.-= Shannon OD´s last blog ..A Little Route…My RTW Travel Route 2024-2009 (Part 2) =-.

  3. Laura says:

    I’ve been reading for awhile but haven’t commented yet… hope to stop by more!
    It really is unfortunate the park is losing its charm cause the tour companies are getting greedy. I felt the same way when I visited CR a few years back, although didn’t make it to Monteverde.
    We did luck out and see a sloth though, hanging on a telephone wire on the side of the road. Crazy!

    • Aracely says:


      Thanks for following. Please do leave comments, we love to hear feedback/thoughts from our readers. Very cool that you saw a sloth! I was super excited when we saw two!

  4. Last I experience to witness a cloud forest is the last time I visit the Nepal while on the plane watching over the forest of Tibet. This one in Costa Rica I’m sure this is very beautiful and very scenic. A best place to visit ti experience a great time with nature.
    .-= Timeshare Relief´s last blog ..Love & Hate – Opinions About Timeshares on the Internet =-.

  5. Nomadic Matt says:

    I love monteverde but Arenal is way way way way better. You better get up there! and get to corcavado in the south!!!

    happy holidays
    .-= Nomadic Matt´s last blog ..Waitomo’s Glow Worm Caves =-.

    • Aracely says:

      Hi Matt,

      Thanks for the comment. I´ve actually been to Arenal and I also consider it really amazing. We decided to skip it in the interest of time.

  6. This post remind me about Taman Negara rain forest in Malaysia, the place is amazing but unfortunately it is overcrowded by tourists,in the park, is getting very difficult to spot wild animals because people scare them off so they have to escape deep in the forest.

    • Aracely says:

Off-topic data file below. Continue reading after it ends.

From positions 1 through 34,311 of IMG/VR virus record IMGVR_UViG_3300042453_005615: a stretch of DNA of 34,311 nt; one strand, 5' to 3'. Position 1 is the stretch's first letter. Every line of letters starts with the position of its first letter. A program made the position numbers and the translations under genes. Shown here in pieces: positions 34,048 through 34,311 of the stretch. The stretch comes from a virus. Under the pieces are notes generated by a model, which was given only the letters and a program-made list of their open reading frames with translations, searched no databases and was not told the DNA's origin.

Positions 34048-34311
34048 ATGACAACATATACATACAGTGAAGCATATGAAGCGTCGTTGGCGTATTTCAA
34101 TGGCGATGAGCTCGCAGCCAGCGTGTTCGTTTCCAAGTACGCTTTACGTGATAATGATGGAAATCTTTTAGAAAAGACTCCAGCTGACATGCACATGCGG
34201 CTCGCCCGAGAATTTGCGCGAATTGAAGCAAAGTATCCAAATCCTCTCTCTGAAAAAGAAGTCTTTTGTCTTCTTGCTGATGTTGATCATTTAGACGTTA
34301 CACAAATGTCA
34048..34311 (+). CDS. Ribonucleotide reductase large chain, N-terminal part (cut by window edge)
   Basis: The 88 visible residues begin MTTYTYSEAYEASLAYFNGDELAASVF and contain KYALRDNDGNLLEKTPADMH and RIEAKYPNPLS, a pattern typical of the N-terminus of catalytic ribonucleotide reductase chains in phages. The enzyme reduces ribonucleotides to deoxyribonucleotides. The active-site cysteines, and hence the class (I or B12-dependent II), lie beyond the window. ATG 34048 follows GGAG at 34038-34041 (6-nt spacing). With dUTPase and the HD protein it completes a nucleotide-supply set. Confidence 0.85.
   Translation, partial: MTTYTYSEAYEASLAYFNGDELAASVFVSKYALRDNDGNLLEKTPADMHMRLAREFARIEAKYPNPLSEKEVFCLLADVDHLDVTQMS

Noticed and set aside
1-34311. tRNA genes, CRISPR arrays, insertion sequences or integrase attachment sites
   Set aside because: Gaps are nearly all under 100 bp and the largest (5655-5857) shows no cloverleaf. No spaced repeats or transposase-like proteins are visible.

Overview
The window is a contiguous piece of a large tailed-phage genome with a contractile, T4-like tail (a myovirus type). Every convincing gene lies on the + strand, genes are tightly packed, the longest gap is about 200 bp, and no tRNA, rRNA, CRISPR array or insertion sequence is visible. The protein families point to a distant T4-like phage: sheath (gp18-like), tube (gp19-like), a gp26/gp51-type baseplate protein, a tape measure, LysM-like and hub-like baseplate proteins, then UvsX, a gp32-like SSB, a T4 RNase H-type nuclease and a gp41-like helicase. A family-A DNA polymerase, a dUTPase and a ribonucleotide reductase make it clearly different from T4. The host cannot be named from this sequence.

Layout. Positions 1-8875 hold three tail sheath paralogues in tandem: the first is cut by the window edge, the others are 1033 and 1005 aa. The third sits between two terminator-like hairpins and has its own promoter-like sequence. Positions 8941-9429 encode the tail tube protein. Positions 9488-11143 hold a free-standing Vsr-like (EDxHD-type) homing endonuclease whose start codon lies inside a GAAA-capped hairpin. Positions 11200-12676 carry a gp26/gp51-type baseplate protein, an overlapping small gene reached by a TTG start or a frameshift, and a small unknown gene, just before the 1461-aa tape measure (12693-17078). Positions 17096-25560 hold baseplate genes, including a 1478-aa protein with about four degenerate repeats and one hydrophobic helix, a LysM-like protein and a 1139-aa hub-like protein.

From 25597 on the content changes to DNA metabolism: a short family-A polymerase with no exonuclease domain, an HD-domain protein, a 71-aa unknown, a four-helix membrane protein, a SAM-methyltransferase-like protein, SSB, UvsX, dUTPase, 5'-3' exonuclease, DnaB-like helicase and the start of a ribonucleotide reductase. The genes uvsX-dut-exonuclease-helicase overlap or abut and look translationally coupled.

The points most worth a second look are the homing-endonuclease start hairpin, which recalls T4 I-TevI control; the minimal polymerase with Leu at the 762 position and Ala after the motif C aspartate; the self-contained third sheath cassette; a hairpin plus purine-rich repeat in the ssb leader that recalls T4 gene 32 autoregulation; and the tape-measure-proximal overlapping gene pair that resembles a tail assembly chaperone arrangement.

That is very unfortunate. We don´t know what effects that will have on wildlife if they now have to relocate. I wonder if they will start making the tours go further into the forest as well.

  7. Lindsey says:

    Blake and I were at the Cloud Forest n April and there weren’t many tourists. In fact, we woke up early to hike around in the Cloud Forest and the only other hikers that we saw were two people from an overlook. It was fantastic. I suppose the major tourist season is during the winter holidays.

    We also found a hotel called Vista al Golfo which is in Santa Elena. I believe they charged $12 USD a night. You get your own bathroom and a double bed, but no breakfast. However, there is a pastry shop in town not far away.

    I know the excursions are pricey, but I thought the horseback riding tour was really worth it. It was one of the most memorable parts of our trip.

    Great article! I will continue reading about your journey!

    .-= Lindsey´s last blog ..Christmas in D.C. =-.

    • Aracely says:


      I´m glad you had a good experience. Going early in the morning is definitely a good idea (Jason and I did that as well.) Thanks for the hotel information for our readers.